The speech delivered by Leigh Sales, former host of ABC TV’s 7.30, during last night’s Andrew Olle Media Lecture, began with a really funny anecdote. She recounted a time when she mistakenly parked in the reserved space for the ABC Chair, the renowned Australian media figure and last year’s lecturer, Ita Buttrose.
The position of ABC Chair is officially a part-time role, and, on paper, it would be unusual for Ita to be using that parking space at the time, especially during the COVID lockdowns.
Leigh told the story of how, during the peak of the pandemic, she had to rush to the ABC studios for an impromptu studio interview and thought parking in Ita’s space wouldn’t be an issue. Little did she know that Ita would arrive at work only to find her space occupied.
As with any great anecdote, the storytelling was top-notch. Therefore, I won’t spoil the surprise by detailing the rest of the story. Instead, I encourage you to watch the speech or the TV program for the full account, https://iview.abc.net.au/show/andrew-olle-media-lecture/series/0/video/NS2252H002S00 or you can read it here. https://www.abc.net.au/news/2023-10-27/leigh-sales-andrew-olle-lecture-losing-interest-news-journalism/103031930
Leigh proceeded to expound upon the principles that have guided her throughout her career: the importance of unbiased and independent journalism. She stressed that when one embarks on a career in journalism, personal opinions and agendas must be left at the door. She candidly discussed her personal dilemma during the Australian same-sex marriage debate. Despite her personal views in favor of the issue, she recognized her professional obligation to represent both sides of the debate impartially.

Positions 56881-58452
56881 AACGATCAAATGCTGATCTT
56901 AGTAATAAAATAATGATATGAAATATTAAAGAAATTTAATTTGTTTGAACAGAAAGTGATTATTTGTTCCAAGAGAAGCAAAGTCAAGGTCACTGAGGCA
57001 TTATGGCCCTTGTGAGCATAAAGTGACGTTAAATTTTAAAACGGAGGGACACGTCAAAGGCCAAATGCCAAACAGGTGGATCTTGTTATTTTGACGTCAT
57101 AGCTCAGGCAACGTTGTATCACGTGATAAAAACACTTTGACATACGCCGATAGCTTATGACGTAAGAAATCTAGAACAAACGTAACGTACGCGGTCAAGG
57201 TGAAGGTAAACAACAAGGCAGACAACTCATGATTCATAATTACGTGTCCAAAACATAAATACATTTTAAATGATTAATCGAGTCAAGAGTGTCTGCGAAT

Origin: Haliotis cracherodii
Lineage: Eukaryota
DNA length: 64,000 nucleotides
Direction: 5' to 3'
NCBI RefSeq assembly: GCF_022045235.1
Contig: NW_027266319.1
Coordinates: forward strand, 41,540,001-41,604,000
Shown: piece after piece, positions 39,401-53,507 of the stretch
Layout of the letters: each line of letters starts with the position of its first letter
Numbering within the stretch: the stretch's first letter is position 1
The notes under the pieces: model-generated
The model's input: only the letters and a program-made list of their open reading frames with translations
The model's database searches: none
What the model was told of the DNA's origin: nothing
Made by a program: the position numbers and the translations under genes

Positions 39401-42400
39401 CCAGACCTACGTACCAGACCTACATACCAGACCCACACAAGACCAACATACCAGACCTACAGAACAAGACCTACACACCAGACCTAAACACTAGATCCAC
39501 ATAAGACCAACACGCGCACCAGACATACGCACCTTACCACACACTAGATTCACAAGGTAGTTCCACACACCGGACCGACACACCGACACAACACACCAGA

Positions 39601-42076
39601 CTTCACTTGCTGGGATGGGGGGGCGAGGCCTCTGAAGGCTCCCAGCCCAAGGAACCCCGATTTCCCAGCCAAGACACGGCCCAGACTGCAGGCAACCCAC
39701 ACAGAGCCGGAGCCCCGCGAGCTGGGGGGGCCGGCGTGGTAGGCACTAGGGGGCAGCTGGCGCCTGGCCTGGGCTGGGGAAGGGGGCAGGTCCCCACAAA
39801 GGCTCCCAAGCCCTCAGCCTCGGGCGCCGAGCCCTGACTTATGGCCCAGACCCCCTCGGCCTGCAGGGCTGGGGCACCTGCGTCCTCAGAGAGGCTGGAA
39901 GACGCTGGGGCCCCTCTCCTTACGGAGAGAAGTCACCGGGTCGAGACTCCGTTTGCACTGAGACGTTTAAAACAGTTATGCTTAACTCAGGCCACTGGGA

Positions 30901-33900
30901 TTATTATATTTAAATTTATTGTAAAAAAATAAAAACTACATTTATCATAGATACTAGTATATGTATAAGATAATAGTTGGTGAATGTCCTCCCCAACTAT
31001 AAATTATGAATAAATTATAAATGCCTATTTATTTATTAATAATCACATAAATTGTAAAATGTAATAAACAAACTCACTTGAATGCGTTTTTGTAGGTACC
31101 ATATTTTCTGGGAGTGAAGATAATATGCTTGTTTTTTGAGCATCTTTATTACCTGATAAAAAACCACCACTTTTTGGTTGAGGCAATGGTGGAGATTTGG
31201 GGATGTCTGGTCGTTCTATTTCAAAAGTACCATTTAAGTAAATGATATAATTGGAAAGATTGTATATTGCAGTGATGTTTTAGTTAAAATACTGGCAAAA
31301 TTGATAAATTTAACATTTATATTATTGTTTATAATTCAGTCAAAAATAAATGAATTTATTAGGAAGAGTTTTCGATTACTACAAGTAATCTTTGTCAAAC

Without explicitly naming individuals or organizations, Leigh’s speech addressed the issue of journalism today being tainted by various agendas. Her point was evident, and the audience could easily discern her references. She argued that naming names would divert from her core message about some of the causes of the phenomenon of news avoidance: people see through the bullshit
News avoidance is a relatively recent trend where people, for various reasons, have lost trust in the news and consequently choose not to consume it.
I shared my own experience of this with a friend who is a senior journalist while having drinks last night. I found myself frequently shouting at the radio or TV, expressing my disinterest in the issues being covered.
It’s not because I lack civic-mindedness. Since I’ve stepped away from the daily grind of media work due to my recent illness, I’ve become more critical in my reading, listening, and viewing habits.
Nonetheless, my love for my work in radio led me to attend last night’s lecture, which has been a tradition for me for over two decades. Next week, I am making my return to work, initially on a part-time basis, with the expectation of resuming full-time work early next year.
After a few months away and facing a life-threatening and life-altering condition, I am returning to work with a fresh perspective. My role is evolving, potentially in a substantial way, though the exact direction remains uncertain (Rod – Editor’s Choice won’t be returning).
In times of significant change and renewal, it’s crucial to reflect on the reasons behind our chosen path and the significance it holds. Leigh Sales’ speech from last night offered substantial food for thought.